Tomorrow’s scientists – today!
On Monday June 29th and July 6th Year 8 Science students presented the findings of their scientific enquiries to staff and parents and the range of topics was incredible. The students were able to show their understanding of issues such as cloning, DNA, space travel, telescopes, mobile phone technology and more! The winning entries from Davy were Millie Andrews for her project on DNA and the runner up was Ryan Inman for his explanation of the Hadron Collider. In Moore, Evie Sellars won – also for her project on DNA – and Frances Addinall was the runner up with a cloning presentation. Rebecca Farnell won the Innovation Prize for her fully functioning, jointed human hand that used wool tendons to move the fingers. Impressive stuff!
The Year 11 Prom – 2nd July 2015
This was the date for the first ever college-led Prom which was held at the Keepmoat Stadium in Doncaster. What an evening! The students – as ever – did us proud and looked absolutely magnificent. Ten years ago most British schools didn’t have school proms – they probably had a simple school disco at the end of term. Disco – how that term dates me: usually the only people who talk about ‘discos’ are under 10 or over 50! Now, however, more than 85% of schools in Britain have a prom. For many young people – and their parents – a senior prom is a watershed event, a coming of age ceremony that separates the end of high school from whatever more worldly experience comes next. In both parents and adolescent there’s a desire to mark the occasion, to make it special, to make it memorable with the 4 grown up D’s – dating, dressing up, dining and dancing at a fancy, expensive, exciting celebration.
In the past, Minsthorpe students have organised an unofficial prom – but this year Ms Bourne wanted the college to organise an official Minsthorpe prom and to tie behaviour, attendance and attitude to learning to attendance through a Passport to the Prom. This was one way of ensuring that all of our Year 11 students were able to attend the prom by remaining focused and hardworking over the course of such a crucial year. It did exactly this and was a fantastic event. Many thanks to all of the Minsthorpe staff who attended the event and a very big thank you goes to Jane Bourne, Erica Patton and Janice Brooke for organising such a superb evening which has set the bar incredibly high for any future proms! Of course, there is always a danger that the event can become too stressful for students to actually enjoy – the need for the perfect date; the need to look one’s best; getting the coolest transport – sometimes the occasion can seem too important to entirely relax! For Year 10 parents who will be embarking on the preparations for the 2016 prom my advice for a satisfying prom is this: Keep the financial investment modest, the arrangements simple, the expectations moderate and the companionship focused on friendship. Then, not only will your son or daughter go to the ball – they will also remember the prom as one of their important rites of passage.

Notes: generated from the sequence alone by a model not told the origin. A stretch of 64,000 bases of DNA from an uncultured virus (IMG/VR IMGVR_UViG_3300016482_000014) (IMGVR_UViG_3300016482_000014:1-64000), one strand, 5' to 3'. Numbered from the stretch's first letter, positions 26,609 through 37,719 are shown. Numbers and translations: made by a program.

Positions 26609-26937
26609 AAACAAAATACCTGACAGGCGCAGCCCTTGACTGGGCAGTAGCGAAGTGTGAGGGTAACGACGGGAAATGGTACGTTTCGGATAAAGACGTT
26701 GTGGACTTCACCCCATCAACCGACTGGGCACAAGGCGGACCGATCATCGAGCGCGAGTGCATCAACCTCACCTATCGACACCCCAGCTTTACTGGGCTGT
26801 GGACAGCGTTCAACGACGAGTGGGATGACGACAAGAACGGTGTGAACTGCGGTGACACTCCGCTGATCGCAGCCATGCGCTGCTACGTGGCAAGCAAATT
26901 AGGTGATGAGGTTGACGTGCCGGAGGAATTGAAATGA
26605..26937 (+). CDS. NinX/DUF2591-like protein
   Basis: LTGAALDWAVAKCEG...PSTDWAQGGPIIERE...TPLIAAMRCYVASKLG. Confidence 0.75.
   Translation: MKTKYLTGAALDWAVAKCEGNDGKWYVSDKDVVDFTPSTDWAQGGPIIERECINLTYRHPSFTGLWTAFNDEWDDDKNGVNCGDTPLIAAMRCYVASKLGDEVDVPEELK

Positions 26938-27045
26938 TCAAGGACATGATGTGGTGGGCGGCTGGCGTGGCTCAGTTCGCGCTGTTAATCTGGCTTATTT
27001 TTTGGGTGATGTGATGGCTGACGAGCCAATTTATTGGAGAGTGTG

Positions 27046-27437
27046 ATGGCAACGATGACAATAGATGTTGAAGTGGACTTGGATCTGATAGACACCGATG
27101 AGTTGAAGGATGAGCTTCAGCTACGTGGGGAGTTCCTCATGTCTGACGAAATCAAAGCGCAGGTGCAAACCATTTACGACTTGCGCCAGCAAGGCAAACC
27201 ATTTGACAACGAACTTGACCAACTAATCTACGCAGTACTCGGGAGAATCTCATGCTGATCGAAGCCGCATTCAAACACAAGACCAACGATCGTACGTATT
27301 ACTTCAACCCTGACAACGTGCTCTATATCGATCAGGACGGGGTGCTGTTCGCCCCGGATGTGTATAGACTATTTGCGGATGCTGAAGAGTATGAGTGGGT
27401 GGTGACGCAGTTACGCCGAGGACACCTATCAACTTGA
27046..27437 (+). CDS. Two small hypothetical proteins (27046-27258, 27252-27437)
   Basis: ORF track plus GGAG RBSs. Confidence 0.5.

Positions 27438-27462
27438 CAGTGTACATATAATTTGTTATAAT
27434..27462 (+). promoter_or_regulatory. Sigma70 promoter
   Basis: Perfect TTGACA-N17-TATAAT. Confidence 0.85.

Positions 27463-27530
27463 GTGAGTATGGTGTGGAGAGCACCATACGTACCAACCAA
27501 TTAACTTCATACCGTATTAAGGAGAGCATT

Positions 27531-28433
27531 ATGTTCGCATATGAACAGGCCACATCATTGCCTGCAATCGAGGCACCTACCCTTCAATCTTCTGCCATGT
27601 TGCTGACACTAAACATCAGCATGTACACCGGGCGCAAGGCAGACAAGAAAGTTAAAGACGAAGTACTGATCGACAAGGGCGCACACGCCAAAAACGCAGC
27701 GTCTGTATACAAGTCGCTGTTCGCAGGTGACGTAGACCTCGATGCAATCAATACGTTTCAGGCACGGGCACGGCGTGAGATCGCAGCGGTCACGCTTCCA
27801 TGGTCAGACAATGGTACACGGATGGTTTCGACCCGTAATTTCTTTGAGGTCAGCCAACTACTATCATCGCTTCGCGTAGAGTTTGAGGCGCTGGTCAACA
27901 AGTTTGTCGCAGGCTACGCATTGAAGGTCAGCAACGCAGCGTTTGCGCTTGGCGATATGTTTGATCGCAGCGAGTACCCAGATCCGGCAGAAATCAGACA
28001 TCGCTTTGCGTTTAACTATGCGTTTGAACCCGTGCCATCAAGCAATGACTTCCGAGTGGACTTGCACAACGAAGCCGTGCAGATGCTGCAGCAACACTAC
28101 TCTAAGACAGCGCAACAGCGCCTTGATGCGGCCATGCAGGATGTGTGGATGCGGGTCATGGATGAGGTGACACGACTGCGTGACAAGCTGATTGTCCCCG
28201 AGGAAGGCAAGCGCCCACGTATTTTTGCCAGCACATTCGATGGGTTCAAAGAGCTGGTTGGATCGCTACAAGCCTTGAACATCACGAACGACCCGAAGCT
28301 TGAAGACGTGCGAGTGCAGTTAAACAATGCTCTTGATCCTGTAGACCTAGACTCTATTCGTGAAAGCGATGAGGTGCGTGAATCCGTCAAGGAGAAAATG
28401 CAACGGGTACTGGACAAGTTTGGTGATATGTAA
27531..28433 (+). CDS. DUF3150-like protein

Sports Day – 3rd July 2015
Once again the Sports Day was a spectacle. It is not often that you get to see superheroes, Roman gladiators, combat soldiers, Greek goddesses and construction workers taking part in competitive sports! A huge thanks goes out to the staff who supported the event, the PE staff who marshalled and directed and to Mr Mann who organised the whole shebang like a military operation. It was a day of joy and our students did us proud – especially so in the impeccable and respectful way that they all observed the minute’s silence at 12pm to remember those who lost their lives in the senseless terrorist attacks on Friday June 26th.
At Minsthorpe we believe in the value of sport as the importance of sports and games in school goes far beyond just the benefit of physical activity. Supporting each other, staff and students were able to deepen and strengthen their relationships and this pays dividends back in the classroom. Increases in self-esteem and mental alertness make school sports and games necessary for every school age child. Sport helps develop motor skills development, performance and educational potential. There is a proven positive relationship between taking part in sporting activity and psychosocial development. Not only do young people learn the values of team work and rules, they also learn how to cope with winning (and losing) and these learning aspects highlight the importance of sport on young people’s social and moral development as well as developing their physical skills and abilities.
Although the benefits of school sports are undeniable, with a diminishing economy, many schools are cutting out sports and physical education programmes to the detriment of students nationwide. Not here!
Sports Awards – 8th July 2015
Continuing the sports theme, the Sports Awards Evening was a magnificent affair and a huge thank you goes to Luke Abbott and all the PE team for their efforts. The hall looked wonderful and the special guests (Beth England who plays for England under 23s and Danny Cowling who plays for Doncaster RLSC – both home grown talent – were a great addition and excellent role models to put in front of the students. The PE team were out in force, looking fab and really hammering home the fact that there is no ‘I’ in team!